Renaissance Faire, where we spent a pleasant morning and afternoon
strolling the grounds, chatting with our friends in the court and the
shops, inspecting the merchandise, and taking in the shows. We got good
seats for the early tournament, which included some jousting this year.
(In years past, the first show would have a bit more of the knights'
exercises, tilting at the hoops, etc., but you had to come back later
for jousting.) We ended the day with a concert by Serenata, a group that
gave us a lively, beautiful, and often funny selection of Italian
Madrigal singing. In between we ate fish and chips at Ship of Fools,
listened to the street musicians (harpist Sarah Mullen and hammered
dulcimer player Glenn Morgan are among our favorites) and ogled a lot of
lovely goods. By the time we left for the day, the grounds were well
crowded, which makes me feel that the faire proper is doing all right in
these hard times, but I wish I could feel as good for the merchants, as
traffic in the shops seemed pretty slow.
On August 6th, I took off from work and we went to opening day of the
Wisconsin State Fair with our friend Chris Madsen. This was the first
time we had ever gone on opening day, and the differences were
interesting. Since we arrive in the morning, there was quite a lot of
set-up still going on, and actually, well into midday, it was still
relatively quiet. (When things are at full swing, it seems like every
restaurant and concessionaire has different music blaring which can be
quite cacophonous--.) There are also differences from day to day in
what animals are on exhibit, and we were interested to see heifers in
the cow barns rather than the mature cattle that are in later in the
fair. In the sheep barn, we saw unsheared rams (the largest sheep we've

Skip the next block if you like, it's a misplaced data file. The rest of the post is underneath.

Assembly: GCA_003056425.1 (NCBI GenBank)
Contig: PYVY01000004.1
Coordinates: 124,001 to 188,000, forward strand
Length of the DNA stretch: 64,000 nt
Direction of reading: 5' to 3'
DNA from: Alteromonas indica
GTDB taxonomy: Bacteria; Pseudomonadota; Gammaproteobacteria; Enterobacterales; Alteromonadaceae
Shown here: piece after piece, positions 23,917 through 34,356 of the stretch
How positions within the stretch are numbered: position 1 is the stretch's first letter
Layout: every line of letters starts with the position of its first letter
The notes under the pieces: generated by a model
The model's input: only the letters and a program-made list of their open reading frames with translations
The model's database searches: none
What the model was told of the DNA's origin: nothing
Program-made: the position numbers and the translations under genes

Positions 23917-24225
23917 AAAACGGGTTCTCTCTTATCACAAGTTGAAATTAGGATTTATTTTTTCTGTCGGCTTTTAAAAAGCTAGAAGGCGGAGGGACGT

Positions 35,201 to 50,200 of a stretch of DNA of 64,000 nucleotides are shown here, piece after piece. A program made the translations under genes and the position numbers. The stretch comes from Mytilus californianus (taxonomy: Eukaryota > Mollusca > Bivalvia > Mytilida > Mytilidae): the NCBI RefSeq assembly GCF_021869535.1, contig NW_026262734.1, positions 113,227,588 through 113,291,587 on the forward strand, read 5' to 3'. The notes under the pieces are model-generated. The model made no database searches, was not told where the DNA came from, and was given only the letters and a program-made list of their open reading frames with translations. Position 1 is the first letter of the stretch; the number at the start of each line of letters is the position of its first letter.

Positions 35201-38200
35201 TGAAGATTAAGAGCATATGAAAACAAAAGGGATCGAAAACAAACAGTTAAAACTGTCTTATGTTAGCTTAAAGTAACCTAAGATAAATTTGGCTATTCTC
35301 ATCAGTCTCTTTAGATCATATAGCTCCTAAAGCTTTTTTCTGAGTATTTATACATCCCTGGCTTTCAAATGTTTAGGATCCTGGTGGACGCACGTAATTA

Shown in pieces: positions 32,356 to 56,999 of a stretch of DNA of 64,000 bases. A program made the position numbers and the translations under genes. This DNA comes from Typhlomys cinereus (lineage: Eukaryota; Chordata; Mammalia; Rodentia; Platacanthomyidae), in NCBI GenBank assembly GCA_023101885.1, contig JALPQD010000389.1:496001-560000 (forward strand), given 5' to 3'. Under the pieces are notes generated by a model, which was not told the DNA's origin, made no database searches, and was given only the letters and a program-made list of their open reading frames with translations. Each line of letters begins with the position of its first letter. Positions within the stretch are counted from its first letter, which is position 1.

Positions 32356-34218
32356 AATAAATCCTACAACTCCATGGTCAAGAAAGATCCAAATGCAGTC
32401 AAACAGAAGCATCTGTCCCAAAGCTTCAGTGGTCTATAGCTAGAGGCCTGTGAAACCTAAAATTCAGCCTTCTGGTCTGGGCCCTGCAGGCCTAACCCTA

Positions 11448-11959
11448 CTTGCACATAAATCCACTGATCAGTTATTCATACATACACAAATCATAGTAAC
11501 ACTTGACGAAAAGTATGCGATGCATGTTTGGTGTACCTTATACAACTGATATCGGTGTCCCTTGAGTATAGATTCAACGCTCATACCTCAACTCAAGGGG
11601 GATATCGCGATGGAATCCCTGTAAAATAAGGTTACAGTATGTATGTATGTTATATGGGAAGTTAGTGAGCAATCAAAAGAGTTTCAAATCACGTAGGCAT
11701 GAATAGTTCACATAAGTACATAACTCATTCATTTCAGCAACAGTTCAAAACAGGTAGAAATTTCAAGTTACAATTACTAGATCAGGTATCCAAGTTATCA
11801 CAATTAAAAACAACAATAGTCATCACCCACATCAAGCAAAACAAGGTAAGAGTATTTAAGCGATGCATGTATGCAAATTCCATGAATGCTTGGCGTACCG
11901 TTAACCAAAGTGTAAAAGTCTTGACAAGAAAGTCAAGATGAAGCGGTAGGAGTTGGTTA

ever seen) rather than the shorn yearlings that show up later.
Of course, one of the major attractions of the fair is the food: I
joined Chris for breakfast with an excellent omelet from the poultry
producers, and we lunched on the delicious rib-eye sandwiches from the
beef producers (Georgie opted for a lamb sandwich) followed by locally
made ice cream topped with Wisconsin fruit. We bought strudel from
Helmut's to take home, and skipped the cream puffs as usual since
neither of us really care for them.
One thing that was rather dissatisfying was that the arts and crafts are
now crammed into one of the smaller old building along with the flower
arranging and the fruits and vegetables. While we could still get a good
view of the decorated cakes and baked goods, and the quilts hung from
the rafters, the other handicrafts are so jumbled together in the
display cases that trying to find a particular item in a reasonable
period of time is impossible. One of our friends had won a blue ribbon
for her knitted shawl and we would have liked to have paid homage, but
couldn't find it.
As ever, it's a good day in the sunshine and (reasonably) fresh air at
the Fair (or the Faire).